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Mātauranga Māori knowledge can help people to gain a better understanding of the land and the processes which shape it. This knowledge is helping scientists with hazard research and planning.
When the ancestors of Māori first arrived in Aotearoa, they would have discovered a land that was very different to their homeland. Māori had to adjust to colder temperatures, different weather patterns and rugged land. To survive Maōri had to understand this new land. Māori developed a detailed knowledge of environmental features and processes.
This knowledge included:
This knowledge has been passed down through generations in oral histories, traditions and place names.This knowledge can improve the way we manage and prepare for natural hazards such as earthquakes, tsunami, volcanoes, landslides, and floods.
There are many oral histories and traditions which record knowledge of past natural hazard events. These accounts can help indicate areas of risk and increase our knowledge of how the land has changed over time.
There are different accounts as to how Aoraki and the surrounding landforms came to be. One account is known as the Ārai Te Uru tradition and speaks of a great waka, the Ārai Te Uru, travelling to Aotearoa. As this waka travelled down the coast of Te Waipounamu/the South Island it began to be troubled by the waves, eventually capsizing in the rough seas near Matakaea (Shag Point) on the North Otago coastline. Many of the passengers went to shore to explore the island.
One of the passengers, Kirikirikatata, walked inland to explore with his grandson, Aoraki, sitting upon his shoulders. An instruction was given that all of the passengers must return to where the waka lay by sunrise, lest they be turned to stone. However, many of the passengers, including Kirikirikatata and Aoraki, did not return to the waka in time; instead turning into many of the mountains and geographical features of central Te Waipounamu.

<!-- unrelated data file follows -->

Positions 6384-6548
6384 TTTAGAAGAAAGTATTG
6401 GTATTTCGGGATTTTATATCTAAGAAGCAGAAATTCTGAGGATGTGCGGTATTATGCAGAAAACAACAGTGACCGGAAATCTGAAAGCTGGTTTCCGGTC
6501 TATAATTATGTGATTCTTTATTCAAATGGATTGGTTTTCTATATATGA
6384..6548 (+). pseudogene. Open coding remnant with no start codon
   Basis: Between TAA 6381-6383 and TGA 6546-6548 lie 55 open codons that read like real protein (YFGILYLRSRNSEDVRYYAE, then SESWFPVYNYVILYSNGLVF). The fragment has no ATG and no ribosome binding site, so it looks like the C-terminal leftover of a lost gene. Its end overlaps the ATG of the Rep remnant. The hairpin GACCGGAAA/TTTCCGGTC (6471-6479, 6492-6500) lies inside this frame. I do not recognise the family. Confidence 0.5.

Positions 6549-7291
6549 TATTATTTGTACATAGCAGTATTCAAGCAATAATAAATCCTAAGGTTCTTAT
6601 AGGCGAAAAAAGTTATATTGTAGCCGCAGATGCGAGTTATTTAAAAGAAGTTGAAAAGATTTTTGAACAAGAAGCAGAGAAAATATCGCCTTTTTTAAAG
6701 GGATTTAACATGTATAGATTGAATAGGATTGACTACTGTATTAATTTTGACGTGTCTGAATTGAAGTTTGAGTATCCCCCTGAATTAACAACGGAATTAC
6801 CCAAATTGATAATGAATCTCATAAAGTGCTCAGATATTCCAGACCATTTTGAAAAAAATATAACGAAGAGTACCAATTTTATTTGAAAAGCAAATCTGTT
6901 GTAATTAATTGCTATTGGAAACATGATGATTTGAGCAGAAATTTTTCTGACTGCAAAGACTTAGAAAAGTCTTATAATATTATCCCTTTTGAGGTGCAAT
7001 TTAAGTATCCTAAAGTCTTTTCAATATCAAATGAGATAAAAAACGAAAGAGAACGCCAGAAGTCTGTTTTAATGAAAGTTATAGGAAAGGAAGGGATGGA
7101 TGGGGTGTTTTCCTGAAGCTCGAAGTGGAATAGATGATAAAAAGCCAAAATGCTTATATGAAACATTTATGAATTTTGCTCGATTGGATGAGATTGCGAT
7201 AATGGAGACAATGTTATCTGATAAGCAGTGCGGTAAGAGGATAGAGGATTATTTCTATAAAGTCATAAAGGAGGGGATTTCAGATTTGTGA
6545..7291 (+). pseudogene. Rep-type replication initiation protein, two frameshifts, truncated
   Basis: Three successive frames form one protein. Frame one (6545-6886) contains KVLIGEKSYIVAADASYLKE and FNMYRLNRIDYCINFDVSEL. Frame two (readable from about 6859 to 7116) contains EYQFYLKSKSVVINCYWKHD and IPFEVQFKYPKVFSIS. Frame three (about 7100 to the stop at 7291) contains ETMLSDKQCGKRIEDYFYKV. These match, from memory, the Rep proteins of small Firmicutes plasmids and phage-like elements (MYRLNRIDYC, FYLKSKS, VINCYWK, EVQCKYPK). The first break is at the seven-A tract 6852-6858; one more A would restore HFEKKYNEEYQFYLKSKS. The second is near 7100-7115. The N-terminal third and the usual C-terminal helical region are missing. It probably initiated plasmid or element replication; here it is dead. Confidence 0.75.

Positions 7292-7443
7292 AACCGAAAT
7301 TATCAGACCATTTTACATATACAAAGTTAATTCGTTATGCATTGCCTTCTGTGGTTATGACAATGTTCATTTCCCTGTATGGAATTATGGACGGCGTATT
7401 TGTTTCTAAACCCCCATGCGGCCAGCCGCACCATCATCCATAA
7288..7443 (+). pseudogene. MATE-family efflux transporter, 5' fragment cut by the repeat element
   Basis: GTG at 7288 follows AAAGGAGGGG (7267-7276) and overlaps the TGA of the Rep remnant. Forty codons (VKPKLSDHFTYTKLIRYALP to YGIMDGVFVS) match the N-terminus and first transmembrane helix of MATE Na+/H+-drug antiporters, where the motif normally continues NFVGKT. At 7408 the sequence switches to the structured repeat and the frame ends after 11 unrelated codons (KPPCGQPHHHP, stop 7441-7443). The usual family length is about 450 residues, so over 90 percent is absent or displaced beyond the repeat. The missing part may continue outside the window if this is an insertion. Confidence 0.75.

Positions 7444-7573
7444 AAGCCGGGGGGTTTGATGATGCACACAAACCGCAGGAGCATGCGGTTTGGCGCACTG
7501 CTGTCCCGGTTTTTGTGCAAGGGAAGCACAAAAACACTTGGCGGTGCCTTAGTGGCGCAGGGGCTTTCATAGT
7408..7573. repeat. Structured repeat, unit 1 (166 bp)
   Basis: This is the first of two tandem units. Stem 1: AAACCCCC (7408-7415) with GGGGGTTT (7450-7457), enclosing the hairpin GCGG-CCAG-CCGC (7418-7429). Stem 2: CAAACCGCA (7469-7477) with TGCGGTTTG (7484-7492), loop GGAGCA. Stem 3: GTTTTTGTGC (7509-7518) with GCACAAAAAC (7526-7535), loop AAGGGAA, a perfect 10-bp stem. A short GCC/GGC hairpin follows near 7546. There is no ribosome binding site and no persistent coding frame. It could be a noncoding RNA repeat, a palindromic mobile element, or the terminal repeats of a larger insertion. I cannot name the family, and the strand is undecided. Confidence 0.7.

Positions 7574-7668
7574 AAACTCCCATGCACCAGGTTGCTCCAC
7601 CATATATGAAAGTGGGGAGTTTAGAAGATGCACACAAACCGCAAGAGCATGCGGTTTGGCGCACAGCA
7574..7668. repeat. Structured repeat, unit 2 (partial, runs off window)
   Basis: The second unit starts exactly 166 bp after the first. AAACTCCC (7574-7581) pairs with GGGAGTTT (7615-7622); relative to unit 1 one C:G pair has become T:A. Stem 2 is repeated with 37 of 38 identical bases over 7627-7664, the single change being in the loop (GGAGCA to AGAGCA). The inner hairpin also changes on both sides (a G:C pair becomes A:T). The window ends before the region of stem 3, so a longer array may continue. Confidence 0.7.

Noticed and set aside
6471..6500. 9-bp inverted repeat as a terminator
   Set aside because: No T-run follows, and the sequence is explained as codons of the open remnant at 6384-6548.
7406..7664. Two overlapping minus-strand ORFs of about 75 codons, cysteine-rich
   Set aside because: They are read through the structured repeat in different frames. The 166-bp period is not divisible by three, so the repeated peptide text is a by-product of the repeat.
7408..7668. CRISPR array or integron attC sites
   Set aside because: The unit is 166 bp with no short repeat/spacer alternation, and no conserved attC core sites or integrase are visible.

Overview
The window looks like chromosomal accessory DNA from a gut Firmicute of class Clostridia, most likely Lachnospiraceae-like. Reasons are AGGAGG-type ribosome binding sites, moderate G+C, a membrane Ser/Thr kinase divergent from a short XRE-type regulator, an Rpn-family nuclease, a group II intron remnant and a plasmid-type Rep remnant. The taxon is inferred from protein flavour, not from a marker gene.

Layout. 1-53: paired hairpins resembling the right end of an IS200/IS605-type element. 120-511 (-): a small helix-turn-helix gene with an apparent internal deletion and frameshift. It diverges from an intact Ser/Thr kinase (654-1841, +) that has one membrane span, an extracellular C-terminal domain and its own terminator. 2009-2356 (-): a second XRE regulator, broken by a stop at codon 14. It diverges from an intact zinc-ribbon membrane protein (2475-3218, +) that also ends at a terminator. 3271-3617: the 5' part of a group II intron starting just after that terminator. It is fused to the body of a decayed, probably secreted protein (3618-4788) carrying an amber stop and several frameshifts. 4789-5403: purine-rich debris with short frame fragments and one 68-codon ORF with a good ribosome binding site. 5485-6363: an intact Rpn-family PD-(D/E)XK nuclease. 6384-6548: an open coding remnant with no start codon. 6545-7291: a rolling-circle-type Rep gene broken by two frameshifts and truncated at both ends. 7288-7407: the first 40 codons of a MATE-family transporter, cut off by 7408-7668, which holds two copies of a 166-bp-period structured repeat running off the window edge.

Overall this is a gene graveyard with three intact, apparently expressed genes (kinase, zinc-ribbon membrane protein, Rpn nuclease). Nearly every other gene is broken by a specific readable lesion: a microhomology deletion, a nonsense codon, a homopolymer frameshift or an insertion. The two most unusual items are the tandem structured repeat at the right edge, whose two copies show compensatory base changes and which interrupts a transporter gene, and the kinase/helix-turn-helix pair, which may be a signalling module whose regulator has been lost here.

Often Māori recorded their knowledge of a place through place names. For example, Rangipo means place of darkness, downwind of the volcanoes of Ruapehu, Tongariro and Ngāruahoe.
The Southern Alps have been uplifted along the Alpine Fault and altered by heat and pressure. 120 million years ago the rock that would eventually form the alps was under the sea.
Once formed, Kā Tiritiri o te Moana/the Southern Alps were then seen by the great explorer Māui who mistook their snowy peaks for a mirage on the ocean – Kā Tiritiri o Te Moana. It is by this name that the Southern Alps became known to Kāi Tahu, and are still called this today.
Māori traditionally used environmental signs or indicators to measure, monitor and identify changes. These tohu were often used to make decisions about the safety of activities, when to plant and harvest food and prepare for floods, storms or droughts.
One example is if pūkeko were seen moving to higher ground then a storm or flood was coming.
Ready for a quiz? Try the Learning from the Past interactive activity.
Mātauranga Māori can help: